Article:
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    • "Several mechanisms have been reported to be involved in bacitracin resistance in S. mutans, including the biosynthesis of cell wall rhamnose-glucose polysaccharides (Yamashita et al., 1998, 1999), altered expression of diacylglycerol kinase (DagK) in diacylglycerol phosphorylation (Lis & Kuramitsu , 2003) and induction of a bacitracin-specific efflux ATP-binding cassette (ABC) transporter (Tsuda et al., 2002). Recently, the BceABRS four-component system and the LiaFSR three-component system have also been found to play important roles in sensing and response to bacitracin and stress damage in S. mutans (Ouyang et al., 2010; Suntharalingam et al., 2009). To better understand the molecular mechanisms by which S. mutans copes with bacitracin or other related antibiotics, we constructed a mutant library by transposon mutagenesis followed by screening and identification of transposon insertion mutants defective in bacitracin resistance. "
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    ABSTRACT: Streptococcus mutans in dental biofilms often faces life-threatening threats such as killing by antimicrobial molecules from competing species or from the host. The ability of S. mutans to cope with such threats is crucial for its survival and persistence in dental biofilms. By screening a transposon mutant library, we identified 11 transposon insertion mutants that are sensitive to bacitracin. Two of these mutants, XTn-01 and XTn-03, had an independent insertion in the same locus, SMU.244, which encodes a homologue of undecaprenyl pyrophosphate phosphatase or UppP. In this study, we describe genetic and phenotypic characterizations of SMU.244 in antibiotic resistance. The results reveal that deletion of SMU.244 results in a mutant (XTΔ244) that is highly sensitive to bacitracin but confers more resistance to lactococcin G, a class IIb bacteriocin. Introduction of the intact SMU.244 into XTΔ244 in trans completely restores its resistance to bacitracin and the susceptibility to lactococcin G. The XTΔ244 is also defective in forming the wild type biofilm, although its growth is not significantly affected. Using recombinant protein technology, we demonstrate that SMU.244-encoded protein displays an enzyme activity of catalyzing dephosphorylation of the substrate. The lux transcriptional reporter assays show that S. mutans maintains a moderate level of expression of SMU.244 in the absence of bacitracin, but bacitracin at a sub-MIC can further induce its expression. We conclude that SMU.244 encodes an UppP protein that plays important roles in the cell wall biosynthesis and bacitracin resistance in S. mutans.
    Microbiology 07/2015; 161(9). DOI:10.1099/mic.0.000142 · 2.56 Impact Factor
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    • "Cell viability was assessed by counting colony forming units (CFUs). The minimum inhibitory concentration (MIC) test was performed according to the broth microdilution method using BHI broth as previously described 29 . Briefly, ∼105 CFU/ml of bacterial cells were added to a 96-well plate containing BHI medium supplemented with twofold serial dilutions of EGCg or CHX. "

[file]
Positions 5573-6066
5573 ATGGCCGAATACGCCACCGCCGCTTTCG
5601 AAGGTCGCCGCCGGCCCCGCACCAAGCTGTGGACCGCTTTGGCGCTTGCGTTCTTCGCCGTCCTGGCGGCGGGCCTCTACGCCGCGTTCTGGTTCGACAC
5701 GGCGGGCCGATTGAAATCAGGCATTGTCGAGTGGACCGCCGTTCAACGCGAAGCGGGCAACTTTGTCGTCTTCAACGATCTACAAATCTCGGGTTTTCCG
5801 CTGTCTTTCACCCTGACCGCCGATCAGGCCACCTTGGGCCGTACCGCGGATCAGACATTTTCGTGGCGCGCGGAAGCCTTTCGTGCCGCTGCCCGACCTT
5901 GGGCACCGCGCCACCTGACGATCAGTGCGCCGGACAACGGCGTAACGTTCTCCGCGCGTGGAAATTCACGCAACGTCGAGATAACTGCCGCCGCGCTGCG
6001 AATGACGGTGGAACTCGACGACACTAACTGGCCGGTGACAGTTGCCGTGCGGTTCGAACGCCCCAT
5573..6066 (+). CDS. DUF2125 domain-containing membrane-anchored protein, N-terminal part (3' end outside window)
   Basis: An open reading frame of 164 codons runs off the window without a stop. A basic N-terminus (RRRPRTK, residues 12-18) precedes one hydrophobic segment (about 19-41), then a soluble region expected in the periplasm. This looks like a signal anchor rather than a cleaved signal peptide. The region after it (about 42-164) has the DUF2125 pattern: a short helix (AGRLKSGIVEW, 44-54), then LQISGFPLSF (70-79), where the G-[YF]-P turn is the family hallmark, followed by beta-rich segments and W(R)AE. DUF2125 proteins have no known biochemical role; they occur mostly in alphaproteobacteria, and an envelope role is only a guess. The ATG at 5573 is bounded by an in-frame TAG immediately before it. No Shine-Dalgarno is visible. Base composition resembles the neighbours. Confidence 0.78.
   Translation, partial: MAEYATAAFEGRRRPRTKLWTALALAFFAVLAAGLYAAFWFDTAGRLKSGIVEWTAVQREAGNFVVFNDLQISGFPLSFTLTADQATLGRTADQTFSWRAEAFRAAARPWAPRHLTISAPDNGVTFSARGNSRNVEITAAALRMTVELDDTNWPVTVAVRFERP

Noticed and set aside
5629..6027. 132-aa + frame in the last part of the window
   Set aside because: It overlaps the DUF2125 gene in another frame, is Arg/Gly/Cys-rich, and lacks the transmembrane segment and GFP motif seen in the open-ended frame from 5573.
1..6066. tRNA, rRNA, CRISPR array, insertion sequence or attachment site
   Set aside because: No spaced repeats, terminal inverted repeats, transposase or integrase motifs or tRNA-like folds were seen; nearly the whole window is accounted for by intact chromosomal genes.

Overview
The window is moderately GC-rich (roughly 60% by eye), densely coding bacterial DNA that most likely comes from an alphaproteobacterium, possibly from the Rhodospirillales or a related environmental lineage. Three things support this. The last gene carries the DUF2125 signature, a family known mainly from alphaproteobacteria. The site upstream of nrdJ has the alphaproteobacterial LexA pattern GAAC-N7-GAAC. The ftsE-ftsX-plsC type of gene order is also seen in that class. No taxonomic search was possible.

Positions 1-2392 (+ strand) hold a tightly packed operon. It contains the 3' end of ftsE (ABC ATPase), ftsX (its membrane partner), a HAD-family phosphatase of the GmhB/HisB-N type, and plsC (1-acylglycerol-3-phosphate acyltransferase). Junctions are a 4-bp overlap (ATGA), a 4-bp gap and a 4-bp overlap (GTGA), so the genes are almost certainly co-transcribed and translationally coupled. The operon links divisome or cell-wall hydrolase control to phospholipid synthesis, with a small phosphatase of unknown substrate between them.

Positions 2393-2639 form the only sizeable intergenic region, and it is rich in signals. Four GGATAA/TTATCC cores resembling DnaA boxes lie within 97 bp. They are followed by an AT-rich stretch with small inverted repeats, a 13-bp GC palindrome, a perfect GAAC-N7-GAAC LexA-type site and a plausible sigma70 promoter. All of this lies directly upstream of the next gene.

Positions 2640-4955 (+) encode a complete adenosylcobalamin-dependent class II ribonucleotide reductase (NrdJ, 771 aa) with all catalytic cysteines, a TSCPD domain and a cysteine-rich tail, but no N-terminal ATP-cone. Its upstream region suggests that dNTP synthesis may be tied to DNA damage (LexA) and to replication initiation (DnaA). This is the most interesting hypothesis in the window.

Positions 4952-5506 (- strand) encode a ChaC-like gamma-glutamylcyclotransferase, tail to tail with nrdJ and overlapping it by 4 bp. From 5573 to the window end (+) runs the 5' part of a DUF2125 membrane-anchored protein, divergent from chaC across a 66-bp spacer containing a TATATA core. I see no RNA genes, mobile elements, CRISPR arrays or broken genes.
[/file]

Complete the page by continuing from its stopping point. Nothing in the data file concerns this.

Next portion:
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    ABSTRACT: Objective: To test the inhibitory growth activity of green tea catechin incorporated into dental resins compared to resins containing the broad-spectrum antimicrobial compound chlorhexidine against Streptococcus mutans in vitro. Material and Methods: The minimum inhibitory concentrations (MICs) of epigallocatechin-gallate (EGCg) and chlorhexidine (CHX) were determined according to the microdilution method. Resin discs (5 mm x 3 mm) were prepared from Bis-GMA/TEGDMA (R1) and Bis-GMA/CH3Bis-GMA (R2) comonomers (n=9) containing: a) no drug, b) EGCg, c) CHX. Two concentrations of each drug (0.5x MIC and 1x MIC) were incorporated into the resin discs. Samples were individually immersed in a bacterial culture and incubated for 24 h at 37º C under constant agitation. Cell viability was assessed by counting the number of colonies on replica agar plates. Statistical analysis was performed using one-way ANOVA, Tukey and Student t-tests (α=0.05). Results: Both resins containing EGCg and CHX showed a significant inhibition of bacterial growth at both concentrations tested (p<0.05). A significantly higher inhibition was observed in response to resins containing CHX at 0.5x MIC and 1x MIC, and EGCg at 1x MIC when compared to EGCg at 0.5x MIC. Also, EGCg at 0.5x MIC in R1 had a significantly higher growth inhibition than in R2. Conclusions: Both EGCg and CHX retained their antibacterial activity when incorporated into the resin matrix. EGCg at 1x MIC in R1 and R2 resins significantly reduced S. mutans survival at a level similar to CHX. The data generated from this study will provide advances in the field of bioactive dental materials with the potential of improving the lifespan of resin-based restorations.
    Journal of applied oral science: revista FOB 03/2013; 21(2). DOI:10.1590/1678-7757201302430 · 0.92 Impact Factor